Green manures are fast-growing plants sown to cover bare soil. Often used in the vegetable garden, their foliage smothers weeds and their roots prevent soil erosion. When dug into the ground while still green, they return valuable nutrients to the soil and improve soil structure.
Botanical name: Various
Group: Annuals or herbaceous perennials
Sowing time: Late summer to early autumn
Digging-in time: Usually the spring after sowing, but some can be left for 1-2 years
Height and spread: Variable
Aspect: Most need sun, some tolerate a little shade
Green manures are usually sown in late summer or autumn and mop up any nutrients, preventing them being washed away by winter rain. When dug in the following spring, they release these nutrients back into the soil. Winter grazing rye and winter tares are hardy green manures that will carry on growing all winter before being incorporated back into the soil in spring.
Green manures can also be used to cover bare patches of soil in the spaces between crops, or during intervals between one crop and the next. Fast-growing mustard sown before mid-September can be incorporated in October, for example, or the frosted remains left as mulch.
Summer-grown green manures such as buckwheat and fenugreek form dense foliage that will effectively suppress weeds.
Green manures belonging to the pea and bean family (legumes) have the additional capacity of storing (fixing) nitrogen from the air to their root nodules, but only in summer. Nitrogen is a valuable plant nutrient.
Other benefits of green manures include protection of the soil surface from compaction by rain and shelter for beneficial insects such as ground beetles.
How to use green manures
- Sow seeds in rows, or broadcast them across the soil and rake into the surface
- Once the land is needed for cropping, chop the foliage down and leave it to wilt
- Dig the plants and foliage into the top 25cm (10in) of soil
- After digging in, the site should be left for two weeks or more before sowing or planting out as decaying green materials can hamper plant growth
Alfalfa (Medicago sativa): This perennial legume can be dug in after two or three months or left for one to two years; sow in April to July; good for alkaline soils. Nitrogen fixing may only occur if the seed is inoculated with nitrogen fixing bacteria prior to sowing.
Alsike clover (Trifolium hybridum): This perennial legume can either be dug in after two or three months or left in for one or two years; good for wet, acid soils; sow in April to August.
Bitter blue lupin (Lupinus angustifolius): This perennial flowering legume suits light, sandy, acid soils; sow in March to June and leave for two or three months before digging in.
Buckwheat (Fagopyrum esculentum): This half hardy annual will only grow in spring and summer best sown in April to August, it can be left for two or three months after sowing; grows well on nutrient-poor soils.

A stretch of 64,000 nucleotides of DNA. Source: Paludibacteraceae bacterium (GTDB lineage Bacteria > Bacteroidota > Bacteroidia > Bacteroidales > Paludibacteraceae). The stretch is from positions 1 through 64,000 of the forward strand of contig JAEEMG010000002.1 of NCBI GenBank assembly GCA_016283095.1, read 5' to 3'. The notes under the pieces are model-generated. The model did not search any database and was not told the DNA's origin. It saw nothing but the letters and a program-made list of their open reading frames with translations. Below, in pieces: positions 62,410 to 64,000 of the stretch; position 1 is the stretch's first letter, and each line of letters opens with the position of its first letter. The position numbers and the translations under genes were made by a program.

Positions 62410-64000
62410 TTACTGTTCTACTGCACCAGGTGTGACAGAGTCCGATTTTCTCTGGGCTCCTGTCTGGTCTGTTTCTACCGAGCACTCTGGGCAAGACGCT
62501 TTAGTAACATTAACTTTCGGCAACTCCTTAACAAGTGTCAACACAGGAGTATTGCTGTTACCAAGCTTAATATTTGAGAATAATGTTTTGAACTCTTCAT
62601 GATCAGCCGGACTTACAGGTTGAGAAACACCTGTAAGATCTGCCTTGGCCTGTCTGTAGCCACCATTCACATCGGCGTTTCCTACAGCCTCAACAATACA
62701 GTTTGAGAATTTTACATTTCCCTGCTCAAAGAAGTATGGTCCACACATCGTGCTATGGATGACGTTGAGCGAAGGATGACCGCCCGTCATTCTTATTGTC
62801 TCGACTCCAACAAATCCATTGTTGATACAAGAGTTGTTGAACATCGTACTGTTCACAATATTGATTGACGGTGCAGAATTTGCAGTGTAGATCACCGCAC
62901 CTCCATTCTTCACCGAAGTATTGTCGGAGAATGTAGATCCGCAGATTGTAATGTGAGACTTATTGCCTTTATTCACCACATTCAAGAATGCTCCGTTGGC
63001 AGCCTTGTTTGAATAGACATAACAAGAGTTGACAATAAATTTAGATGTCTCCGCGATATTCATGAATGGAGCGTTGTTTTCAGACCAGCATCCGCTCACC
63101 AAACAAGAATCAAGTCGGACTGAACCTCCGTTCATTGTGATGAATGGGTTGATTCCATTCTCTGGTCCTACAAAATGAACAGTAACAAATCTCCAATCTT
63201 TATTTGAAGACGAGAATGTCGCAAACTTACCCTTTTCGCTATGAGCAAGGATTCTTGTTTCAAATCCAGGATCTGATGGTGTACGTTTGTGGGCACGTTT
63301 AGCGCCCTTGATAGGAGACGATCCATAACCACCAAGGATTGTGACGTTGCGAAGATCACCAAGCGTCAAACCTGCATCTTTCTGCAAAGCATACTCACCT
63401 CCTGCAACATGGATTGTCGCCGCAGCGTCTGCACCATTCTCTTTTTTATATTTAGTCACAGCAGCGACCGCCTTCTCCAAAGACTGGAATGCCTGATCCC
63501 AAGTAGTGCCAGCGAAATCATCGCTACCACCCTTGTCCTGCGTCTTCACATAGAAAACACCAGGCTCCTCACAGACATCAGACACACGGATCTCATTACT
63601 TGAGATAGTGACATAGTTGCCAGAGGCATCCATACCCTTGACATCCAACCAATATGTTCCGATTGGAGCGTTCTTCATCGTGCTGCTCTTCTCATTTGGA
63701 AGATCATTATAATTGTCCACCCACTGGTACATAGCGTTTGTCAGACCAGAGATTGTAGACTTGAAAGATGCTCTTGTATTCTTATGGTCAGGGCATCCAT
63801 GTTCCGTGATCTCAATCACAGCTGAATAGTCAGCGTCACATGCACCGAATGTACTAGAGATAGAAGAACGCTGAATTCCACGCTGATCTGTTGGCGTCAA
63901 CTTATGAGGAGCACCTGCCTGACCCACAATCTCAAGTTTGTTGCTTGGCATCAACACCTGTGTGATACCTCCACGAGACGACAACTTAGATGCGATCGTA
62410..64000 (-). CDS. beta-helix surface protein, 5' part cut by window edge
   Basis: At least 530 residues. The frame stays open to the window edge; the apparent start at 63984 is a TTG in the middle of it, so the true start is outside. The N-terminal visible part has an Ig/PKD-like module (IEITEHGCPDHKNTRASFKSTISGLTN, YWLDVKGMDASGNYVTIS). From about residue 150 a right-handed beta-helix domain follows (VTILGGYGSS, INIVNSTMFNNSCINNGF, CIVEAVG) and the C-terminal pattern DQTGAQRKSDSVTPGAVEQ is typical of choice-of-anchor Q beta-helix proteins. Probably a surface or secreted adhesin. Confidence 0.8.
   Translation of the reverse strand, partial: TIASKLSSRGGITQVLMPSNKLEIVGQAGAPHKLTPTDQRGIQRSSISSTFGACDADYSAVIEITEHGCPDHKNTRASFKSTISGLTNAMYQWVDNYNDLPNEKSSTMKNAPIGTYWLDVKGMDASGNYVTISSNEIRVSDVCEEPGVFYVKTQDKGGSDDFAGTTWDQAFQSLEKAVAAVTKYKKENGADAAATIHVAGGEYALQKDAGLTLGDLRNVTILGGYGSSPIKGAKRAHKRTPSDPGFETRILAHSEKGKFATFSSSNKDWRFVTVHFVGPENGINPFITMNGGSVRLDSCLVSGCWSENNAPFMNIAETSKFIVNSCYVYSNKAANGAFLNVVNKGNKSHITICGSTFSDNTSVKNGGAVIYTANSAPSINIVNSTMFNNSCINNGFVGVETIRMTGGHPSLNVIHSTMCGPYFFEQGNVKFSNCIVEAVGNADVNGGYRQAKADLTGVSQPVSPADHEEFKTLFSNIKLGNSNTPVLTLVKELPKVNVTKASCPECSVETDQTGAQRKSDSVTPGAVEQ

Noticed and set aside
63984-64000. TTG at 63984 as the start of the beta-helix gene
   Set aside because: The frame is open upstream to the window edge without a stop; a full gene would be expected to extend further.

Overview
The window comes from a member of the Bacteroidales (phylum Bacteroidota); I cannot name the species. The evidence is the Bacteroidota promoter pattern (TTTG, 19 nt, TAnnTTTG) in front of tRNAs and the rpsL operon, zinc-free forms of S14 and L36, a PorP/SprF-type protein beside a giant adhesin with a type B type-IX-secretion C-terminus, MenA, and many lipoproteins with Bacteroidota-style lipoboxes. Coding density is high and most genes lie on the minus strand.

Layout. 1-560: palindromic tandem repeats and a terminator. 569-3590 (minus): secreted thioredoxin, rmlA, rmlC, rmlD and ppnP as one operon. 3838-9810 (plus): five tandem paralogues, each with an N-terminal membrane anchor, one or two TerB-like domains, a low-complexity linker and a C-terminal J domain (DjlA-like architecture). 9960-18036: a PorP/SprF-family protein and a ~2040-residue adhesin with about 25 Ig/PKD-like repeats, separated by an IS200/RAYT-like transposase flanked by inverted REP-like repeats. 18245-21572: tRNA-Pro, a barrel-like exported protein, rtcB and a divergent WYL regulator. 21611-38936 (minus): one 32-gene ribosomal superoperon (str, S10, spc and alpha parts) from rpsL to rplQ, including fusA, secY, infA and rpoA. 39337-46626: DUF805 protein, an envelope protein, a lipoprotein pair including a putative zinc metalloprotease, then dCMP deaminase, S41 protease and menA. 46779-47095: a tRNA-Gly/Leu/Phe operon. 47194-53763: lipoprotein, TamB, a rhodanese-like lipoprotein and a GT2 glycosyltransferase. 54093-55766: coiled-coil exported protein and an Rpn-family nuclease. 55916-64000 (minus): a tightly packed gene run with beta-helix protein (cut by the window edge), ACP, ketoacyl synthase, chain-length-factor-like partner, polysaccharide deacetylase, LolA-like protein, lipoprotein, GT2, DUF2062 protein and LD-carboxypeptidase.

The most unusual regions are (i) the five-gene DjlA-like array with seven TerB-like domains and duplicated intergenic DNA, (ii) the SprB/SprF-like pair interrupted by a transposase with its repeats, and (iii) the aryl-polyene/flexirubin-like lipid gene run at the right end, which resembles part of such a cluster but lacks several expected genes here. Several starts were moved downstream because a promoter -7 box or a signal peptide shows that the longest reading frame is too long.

Crimson clover (Trifolium incarnatum): This perennial legume is good for light soils; sow in March to August and leave in for two or three months up to flowering.
Essex red clover (Trifolium pratense): This hardy perennial legume overwinters well and can be left in for two or three months or for one or two years after sowing; good for loamy soils; sow March to August.
Fenugreek (Trigonella foenum-graecum): This annual legume will only grow in the spring and summer; it is unlikely to fix nitrogen in the UK.
Grazing rye (Secale cereale): This annual crop is good for soil structure and overwinters well; sow in August to November and dig in the following spring.
Mustard (Sinapis alba): This annual crop from the brassica family should not be followed by other brassicas, as it could encourage build up of the disease clubroot; sow in March to September and leave for two or three months before digging in.
Phacelia (Phacelia tanacetifolia): Later sowings of this annual crop may overwinter in mild areas, but it is generally best sown in April to August and dug in after two or three months; its flowers are very pretty.
Trefoil (Medicago lupulina): This legume can be annual or biennial and overwinters well but needs light, dry alkaline soil; it can be dug in after two or three months or left for one or two years after sowing; sow in March to August.
Winter field bean (Vicia faba): This annual legume can be left for two or three months after sowing (up to flowering) and is good for heavy soils; sow in September to November.
Winter tares (Vicia sativa): This annual legume is hardy and overwinters well, even in heavy soils; sow either in March to August and leave for two or three months before digging in, or sow in July to September for overwintering.
Decaying green manures can suppress plant growth, so allow at least two weeks between incorporation and planting or sowing.
Club root can be a problem with green manures in the cabbage family such as mustard.
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